After the city revoked yellow bus service for some elementary students at PS 229 in Woodside last year, parents say they fear for their children’s lives and many will not allow the youngsters to walk to school along the route suggested by the Department of Education that includes crossing a busy intersection near an off ramp for the Brooklyn-Queens Expressway.
Parents and their children, many of whom live in the Big Six towers in Woodside, gathered at the intersection of 61st Street and Laurel Hill Boulevard this week to protest the DOE’s refusal to grant them a hazard variance, which would allow students in third through fifth grade to take the yellow school bus to class and which Woodside residents had received from the city for about four decades before 2010. The city eliminated a policy that allowed entire schools to seek variances and now only accepts individuals to apply for them.
“I really am scared for my daughter’s life,” said Michelle Kates of her 9-year-old child. “I lost my job because I was late after bringing her to school. But for me, it’s worth it knowing my daughter is safe. I’m outraged that the city gave us this route.”
The DOE only provides bus transportation for students in kindergarten through second grade in the city, which parents and education officials say leaves buses more than half empty and forces children to traverse dangerous roadways to walk to school. The city will not pay for transportation for students who live less than a mile from a school, forcing them to walk or find their own rides — which the Woodside parents said is a disaster waiting to happen.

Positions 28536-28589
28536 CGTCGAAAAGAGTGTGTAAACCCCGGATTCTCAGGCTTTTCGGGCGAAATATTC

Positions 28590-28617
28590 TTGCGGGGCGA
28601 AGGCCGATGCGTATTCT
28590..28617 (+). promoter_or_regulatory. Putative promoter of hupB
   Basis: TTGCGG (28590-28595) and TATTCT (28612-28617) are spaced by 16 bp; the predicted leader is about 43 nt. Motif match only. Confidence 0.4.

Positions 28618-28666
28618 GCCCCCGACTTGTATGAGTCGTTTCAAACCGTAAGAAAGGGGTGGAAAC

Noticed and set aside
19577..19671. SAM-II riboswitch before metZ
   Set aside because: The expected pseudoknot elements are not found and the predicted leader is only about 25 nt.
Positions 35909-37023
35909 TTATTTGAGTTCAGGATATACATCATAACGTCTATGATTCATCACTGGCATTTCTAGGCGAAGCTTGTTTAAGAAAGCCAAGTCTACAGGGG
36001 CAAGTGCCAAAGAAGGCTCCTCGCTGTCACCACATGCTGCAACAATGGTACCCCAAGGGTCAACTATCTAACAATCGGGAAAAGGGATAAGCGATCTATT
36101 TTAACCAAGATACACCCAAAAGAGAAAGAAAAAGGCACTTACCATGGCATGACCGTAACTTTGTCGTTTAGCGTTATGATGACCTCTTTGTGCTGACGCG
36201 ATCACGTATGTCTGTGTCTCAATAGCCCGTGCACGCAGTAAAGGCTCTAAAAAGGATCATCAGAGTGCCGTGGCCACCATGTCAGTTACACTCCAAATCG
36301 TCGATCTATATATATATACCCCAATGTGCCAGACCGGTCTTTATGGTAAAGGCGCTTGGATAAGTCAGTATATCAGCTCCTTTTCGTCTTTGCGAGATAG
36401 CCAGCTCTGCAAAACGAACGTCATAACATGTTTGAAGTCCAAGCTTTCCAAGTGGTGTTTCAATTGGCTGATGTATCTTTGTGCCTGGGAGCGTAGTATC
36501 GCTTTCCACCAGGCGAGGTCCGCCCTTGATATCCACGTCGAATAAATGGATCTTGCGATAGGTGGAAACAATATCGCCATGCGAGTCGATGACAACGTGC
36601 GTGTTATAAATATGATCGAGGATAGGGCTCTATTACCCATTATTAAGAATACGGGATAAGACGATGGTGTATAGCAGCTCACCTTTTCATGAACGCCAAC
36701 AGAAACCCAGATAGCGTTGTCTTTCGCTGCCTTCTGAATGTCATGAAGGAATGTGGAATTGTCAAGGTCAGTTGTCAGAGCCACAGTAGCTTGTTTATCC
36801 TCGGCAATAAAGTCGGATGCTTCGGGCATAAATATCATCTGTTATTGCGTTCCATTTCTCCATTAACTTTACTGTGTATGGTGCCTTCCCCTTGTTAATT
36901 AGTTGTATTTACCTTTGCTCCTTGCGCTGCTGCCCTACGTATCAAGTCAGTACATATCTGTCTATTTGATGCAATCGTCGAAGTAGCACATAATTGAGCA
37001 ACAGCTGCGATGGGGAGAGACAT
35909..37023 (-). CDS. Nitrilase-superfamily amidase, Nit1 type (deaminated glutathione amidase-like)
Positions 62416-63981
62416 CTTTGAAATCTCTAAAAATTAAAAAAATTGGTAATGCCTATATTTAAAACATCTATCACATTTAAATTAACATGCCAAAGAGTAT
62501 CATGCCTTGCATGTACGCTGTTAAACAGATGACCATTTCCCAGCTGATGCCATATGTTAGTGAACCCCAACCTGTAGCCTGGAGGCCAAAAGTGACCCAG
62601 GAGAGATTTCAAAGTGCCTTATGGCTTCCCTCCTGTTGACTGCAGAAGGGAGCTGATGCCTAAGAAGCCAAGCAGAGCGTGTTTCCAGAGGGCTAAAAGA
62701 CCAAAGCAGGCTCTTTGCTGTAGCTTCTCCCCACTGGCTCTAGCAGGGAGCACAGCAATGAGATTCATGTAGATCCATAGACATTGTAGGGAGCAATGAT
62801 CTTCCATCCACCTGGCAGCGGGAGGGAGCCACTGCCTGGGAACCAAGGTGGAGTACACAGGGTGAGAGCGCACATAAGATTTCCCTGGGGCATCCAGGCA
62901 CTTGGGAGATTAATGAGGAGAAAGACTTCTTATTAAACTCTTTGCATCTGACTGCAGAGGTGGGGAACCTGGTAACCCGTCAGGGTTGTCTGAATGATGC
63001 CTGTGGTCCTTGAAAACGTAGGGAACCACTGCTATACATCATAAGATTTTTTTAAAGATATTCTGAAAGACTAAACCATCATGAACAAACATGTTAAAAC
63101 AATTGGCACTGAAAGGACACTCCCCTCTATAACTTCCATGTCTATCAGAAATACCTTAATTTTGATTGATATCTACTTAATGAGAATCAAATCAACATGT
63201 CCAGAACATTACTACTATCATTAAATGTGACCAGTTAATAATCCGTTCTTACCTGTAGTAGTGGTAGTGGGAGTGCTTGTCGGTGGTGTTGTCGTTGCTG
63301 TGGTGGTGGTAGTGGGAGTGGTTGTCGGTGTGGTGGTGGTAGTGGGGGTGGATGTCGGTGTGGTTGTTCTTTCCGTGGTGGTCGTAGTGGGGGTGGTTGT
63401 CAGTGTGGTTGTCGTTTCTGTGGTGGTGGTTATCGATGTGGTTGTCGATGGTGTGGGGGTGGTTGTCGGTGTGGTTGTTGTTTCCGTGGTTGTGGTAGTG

Parents noted that the route the DOE suggests to get to PS 229 is eight-tenths of a mile, while another route, which runs along Queens Boulevard but which some said could be minimally safer, is a little more than a mile.
“Last year my wife and I paid $1,000 for a private transportation service to bring my son to and from school, and this year we’re paying $500 out of pocket for a service to bring my son to school because there’s no way we’re going to let him walk this route,” Tom Haggerty said.
Marge Feinberg, a DOE spokeswoman, said the city has taken efforts to ensure students’ safety.
The city Department of Transportation “created a crosswalk and NYPD provided a crossing guard at an intersection students use to get to school,” Feinberg wrote in an email. “A parent, based on where he or she lives, may still apply for an individual variance.”
Parents said while the crosswalk still exists, there is no crossing guard this year to aid students.
“The Department of Education’s decision to discontinue this bus was wrong and reckless and needs to be reversed,” Councilman Jimmy Van Bramer (D-Sunnyside) said. “That’s why we’ve supported the parents and families all the way through this process as they ultimately head toward litigation and suing the DOE.”
Community Education Council 24 President Nick Comaianni said his group last week unanimously threw its support behind a proposal by Dmytro Fedkowskyj, the Queens borough president’s appointee on the city Panel for Educational Policy, to create a program that would require the city to better inform the public as to how it grants variances —and why the officials often don’t.
“This problem has become enormous,” Comaianni said. “The route these kids are taking is dangerous.”
CEC 24 member Bill Kregler agreed.
“This would not cost the city anything more to provide busing for these kids because the bus is more than half empty already,” Kregler said. “The city is playing Russian roulette with our kids’ safety.”